Two key issues dominate the health care privacy agenda for 2008—(1) the ongoing debate about electronic medical records and health information technology and (2) employer efforts to build effective wellness programs as a means of reducing employee health care costs.
Health Information Technology Challenges
At the big-picture level, the ongoing development of health information technology presents an enormous challenge to the overall health care regulatory structure. The marketplace for health information technology is evolving far faster than the regulatory system. There are enormously complicated regulatory challenges (including some of the privacy and security issues that I am involved in through the AHIC Confidentiality, Privacy and Security Work Group), but the difficulty of resolving these critical issues threatens to delay realistic progress in developing health information technology. There's also the "real world" risk that a failure to act quickly enough to form a regulatory framework will mean that the marketplace will develop without appropriate regulatory controls.
The primary challenge now is to find a realistic and widely approved means of encouraging swift development and adoption of health information technology, while, at the same time, developing a realistic regulatory structure, even if it is not a perfect regulatory structure. At the same time, the privacy and security issues that are arising in the context of electronic records— mainly, the question of whether we can develop appropriate privacy and security controls while still achieving the goals of anintegrated health information exchange environment—are so significant, and raise so many questions about the current state of health care privacy laws, that this evaluation of privacy and security issues for electronic medical records and personal health records will drive a wholesale re-evaluation of the overall privacy and security rules for the health care system.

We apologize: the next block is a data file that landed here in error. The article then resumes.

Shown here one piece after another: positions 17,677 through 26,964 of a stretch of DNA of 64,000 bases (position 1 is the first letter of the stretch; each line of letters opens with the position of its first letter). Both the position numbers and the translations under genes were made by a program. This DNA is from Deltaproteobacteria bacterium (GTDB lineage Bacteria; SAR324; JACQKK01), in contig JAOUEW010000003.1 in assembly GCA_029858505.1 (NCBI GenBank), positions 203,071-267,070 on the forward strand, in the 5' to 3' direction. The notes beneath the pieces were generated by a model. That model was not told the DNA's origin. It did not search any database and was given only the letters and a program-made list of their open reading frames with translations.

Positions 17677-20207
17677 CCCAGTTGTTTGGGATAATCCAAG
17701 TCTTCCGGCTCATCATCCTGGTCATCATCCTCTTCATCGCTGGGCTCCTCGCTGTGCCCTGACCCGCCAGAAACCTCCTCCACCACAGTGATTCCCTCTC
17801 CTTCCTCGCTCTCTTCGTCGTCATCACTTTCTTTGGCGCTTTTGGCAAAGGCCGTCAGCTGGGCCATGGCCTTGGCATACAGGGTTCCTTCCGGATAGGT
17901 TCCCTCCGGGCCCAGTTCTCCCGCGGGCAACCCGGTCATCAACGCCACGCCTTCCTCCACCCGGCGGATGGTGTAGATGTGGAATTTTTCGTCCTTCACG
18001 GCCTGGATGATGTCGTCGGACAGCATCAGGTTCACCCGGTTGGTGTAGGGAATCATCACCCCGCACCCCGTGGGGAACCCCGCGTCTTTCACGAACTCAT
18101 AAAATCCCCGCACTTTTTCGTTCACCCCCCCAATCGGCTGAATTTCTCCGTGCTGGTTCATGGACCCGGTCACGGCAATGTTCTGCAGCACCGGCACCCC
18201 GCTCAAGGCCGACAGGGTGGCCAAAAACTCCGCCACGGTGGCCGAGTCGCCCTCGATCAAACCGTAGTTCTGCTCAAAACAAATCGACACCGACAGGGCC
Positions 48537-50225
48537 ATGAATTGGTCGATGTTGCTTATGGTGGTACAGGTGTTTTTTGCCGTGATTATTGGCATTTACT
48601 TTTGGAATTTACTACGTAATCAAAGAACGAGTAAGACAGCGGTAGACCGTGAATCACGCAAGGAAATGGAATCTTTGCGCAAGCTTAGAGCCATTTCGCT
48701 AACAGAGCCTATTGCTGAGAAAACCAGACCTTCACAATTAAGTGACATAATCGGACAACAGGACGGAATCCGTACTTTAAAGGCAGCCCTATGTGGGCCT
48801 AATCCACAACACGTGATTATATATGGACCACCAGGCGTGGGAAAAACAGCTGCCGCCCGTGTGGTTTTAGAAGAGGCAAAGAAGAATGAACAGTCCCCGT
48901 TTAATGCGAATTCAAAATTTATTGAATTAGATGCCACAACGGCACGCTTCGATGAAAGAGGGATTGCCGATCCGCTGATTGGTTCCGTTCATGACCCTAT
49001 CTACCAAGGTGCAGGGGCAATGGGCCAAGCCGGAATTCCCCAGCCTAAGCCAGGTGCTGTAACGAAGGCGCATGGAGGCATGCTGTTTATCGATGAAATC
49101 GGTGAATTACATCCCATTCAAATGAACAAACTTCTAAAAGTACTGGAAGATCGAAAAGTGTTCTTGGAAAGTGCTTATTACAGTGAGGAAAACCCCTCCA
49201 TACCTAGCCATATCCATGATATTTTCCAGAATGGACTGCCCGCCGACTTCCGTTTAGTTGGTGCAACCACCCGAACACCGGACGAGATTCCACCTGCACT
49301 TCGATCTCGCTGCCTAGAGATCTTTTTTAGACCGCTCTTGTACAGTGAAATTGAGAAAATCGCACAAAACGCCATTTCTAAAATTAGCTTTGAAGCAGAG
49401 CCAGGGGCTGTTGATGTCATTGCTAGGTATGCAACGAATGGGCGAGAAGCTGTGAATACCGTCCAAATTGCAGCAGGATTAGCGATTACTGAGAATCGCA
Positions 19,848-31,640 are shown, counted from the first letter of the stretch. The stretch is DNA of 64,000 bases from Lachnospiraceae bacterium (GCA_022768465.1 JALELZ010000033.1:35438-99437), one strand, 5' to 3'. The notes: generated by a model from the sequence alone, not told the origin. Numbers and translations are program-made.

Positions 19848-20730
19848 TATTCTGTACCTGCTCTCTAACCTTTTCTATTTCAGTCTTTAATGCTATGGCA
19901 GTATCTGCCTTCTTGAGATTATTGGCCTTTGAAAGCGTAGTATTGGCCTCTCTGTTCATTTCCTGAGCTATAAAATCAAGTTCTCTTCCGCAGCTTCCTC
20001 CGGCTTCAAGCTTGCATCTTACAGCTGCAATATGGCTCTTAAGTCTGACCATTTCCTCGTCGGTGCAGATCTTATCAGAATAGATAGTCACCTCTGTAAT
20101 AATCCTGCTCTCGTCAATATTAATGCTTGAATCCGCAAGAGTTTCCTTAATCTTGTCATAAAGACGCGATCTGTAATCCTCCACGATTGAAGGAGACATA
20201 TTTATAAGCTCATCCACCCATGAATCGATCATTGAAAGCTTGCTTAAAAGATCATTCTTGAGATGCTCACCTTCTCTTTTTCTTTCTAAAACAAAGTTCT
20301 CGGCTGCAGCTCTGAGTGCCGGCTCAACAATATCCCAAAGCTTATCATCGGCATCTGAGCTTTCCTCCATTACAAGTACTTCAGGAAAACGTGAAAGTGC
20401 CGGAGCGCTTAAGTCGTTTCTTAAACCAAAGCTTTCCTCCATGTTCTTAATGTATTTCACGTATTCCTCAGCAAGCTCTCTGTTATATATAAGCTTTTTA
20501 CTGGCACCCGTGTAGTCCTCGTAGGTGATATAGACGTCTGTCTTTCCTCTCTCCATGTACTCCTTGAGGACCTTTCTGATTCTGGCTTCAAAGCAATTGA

Wellness Plans and Cost Control
We also are seeing that the current push towards broader employee wellness plans is raising significant issues about the employer's role in the health care system. It is clear that the current private health care system—where most of the private insurance is obtained through the workplace—is under fire. On the one hand, some states, like Massachusetts, are forcing employers to be more involved in providing health care to employees. On the other hand, constant cost pressures create real economic tensions with many employers (even large employers, such as the auto manufacturers, where health care costs are deal breakers with the unions). This seems to be a system approching chaos.
On the privacy front, real legal issues arise from employers' attempts to actually reduce costs through modifying employee behavior. Employers are interested in wellness programs, for example, that are pushing better employee behavior, but face real limitations, arising from the privacy laws and elsewhere, on the effectiveness of these programs. All of this seems to be putting pressure on the concept of "one size fits all" employer-sponsored coverage, where all employees, within the range of choices, pay the same price. If there are realistic means of reducing costs by making employees with problematic behaviors pay more, I think we will begin to see during 2008 a serious debate on whether employers can use health information to achieve such goals. The constant cost pressures, coupled with the legal landmines in this area, will lead to a serious debate and real pressure to permit employers to be more active in this area, as a means of preserving an employer-sponsored system that seems on the verge of collapse.